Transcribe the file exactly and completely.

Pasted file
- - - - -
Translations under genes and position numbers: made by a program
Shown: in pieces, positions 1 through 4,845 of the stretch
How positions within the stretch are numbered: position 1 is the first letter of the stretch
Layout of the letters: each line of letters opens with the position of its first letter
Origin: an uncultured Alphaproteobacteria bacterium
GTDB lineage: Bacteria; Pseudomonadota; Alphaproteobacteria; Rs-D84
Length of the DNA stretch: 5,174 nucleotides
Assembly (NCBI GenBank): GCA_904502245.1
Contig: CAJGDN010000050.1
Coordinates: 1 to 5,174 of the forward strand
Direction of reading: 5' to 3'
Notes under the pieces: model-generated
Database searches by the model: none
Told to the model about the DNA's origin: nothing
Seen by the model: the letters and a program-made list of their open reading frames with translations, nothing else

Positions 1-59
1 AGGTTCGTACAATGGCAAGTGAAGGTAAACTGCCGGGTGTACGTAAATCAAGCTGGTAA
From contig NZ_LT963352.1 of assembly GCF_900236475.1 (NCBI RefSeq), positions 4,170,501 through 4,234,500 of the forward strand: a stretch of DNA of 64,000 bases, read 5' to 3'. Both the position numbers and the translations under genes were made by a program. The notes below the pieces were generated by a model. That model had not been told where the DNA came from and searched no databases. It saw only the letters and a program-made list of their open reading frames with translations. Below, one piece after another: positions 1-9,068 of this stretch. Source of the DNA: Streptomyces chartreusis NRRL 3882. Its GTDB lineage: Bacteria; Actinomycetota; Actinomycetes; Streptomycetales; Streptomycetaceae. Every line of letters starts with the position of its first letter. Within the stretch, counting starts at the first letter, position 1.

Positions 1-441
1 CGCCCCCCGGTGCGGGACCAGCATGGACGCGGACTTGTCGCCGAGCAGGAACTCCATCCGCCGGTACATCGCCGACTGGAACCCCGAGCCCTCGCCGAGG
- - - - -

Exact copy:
Translations under genes and position numbers: made by a program
Shown: in pieces, positions 1 through 4,845 of the stretch
How positions within the stretch are numbered: position 1 is the first letter of the stretch
Layout of the letters: each line of letters opens with the position of its first letter
Origin: an uncultured Alphaproteobacteria bacterium
GTDB lineage: Bacteria; Pseudomonadota; Alphaproteobacteria; Rs-D84
Length of the DNA stretch: 5,174 nucleotides
Assembly (NCBI GenBank): GCA_904502245.1
Contig: CAJGDN010000050.1
Coordinates: 1 to 5,174 of the forward strand
Direction of reading: 5' to 3'
Notes under the pieces: model-generated
Database searches by the model: none
Told to the model about the DNA's origin: nothing
Seen by the model: the letters and a program-made list of their open reading frames with translations, nothing else

Positions 1-59
1 AGGTTCGTACAATGGCAAGTGAAGGTAAACTGCCGGGTGTACGTAAATCAAGCTGGTAA
From contig NZ_LT963352.1 of assembly GCF_900236475.1 (NCBI RefSeq), positions 4,170,501 through 4,234,500 of the forward strand: a stretch of DNA of 64,000 bases, read 5' to 3'. Both the position numbers and the translations under genes were made by a program. The notes below the pieces were generated by a model. That model had not been told where the DNA came from and searched no databases. It saw only the letters and a program-made list of their open reading frames with translations. Below, one piece after another: positions 1-9,068 of this stretch. Source of the DNA: Streptomyces chartreusis NRRL 3882. Its GTDB lineage: Bacteria; Actinomycetota; Actinomycetes; Streptomycetales; Streptomycetaceae. Every line of letters starts with the position of its first letter. Within the stretch, counting starts at the first letter, position 1.

Positions 1-441
1 CGCCCCCCGGTGCGGGACCAGCATGGACGCGGACTTGTCGCCGAGCAGGAACTCCATCCGCCGGTACATCGCCGACTGGAACCCCGAGCCCTCGCCGAGG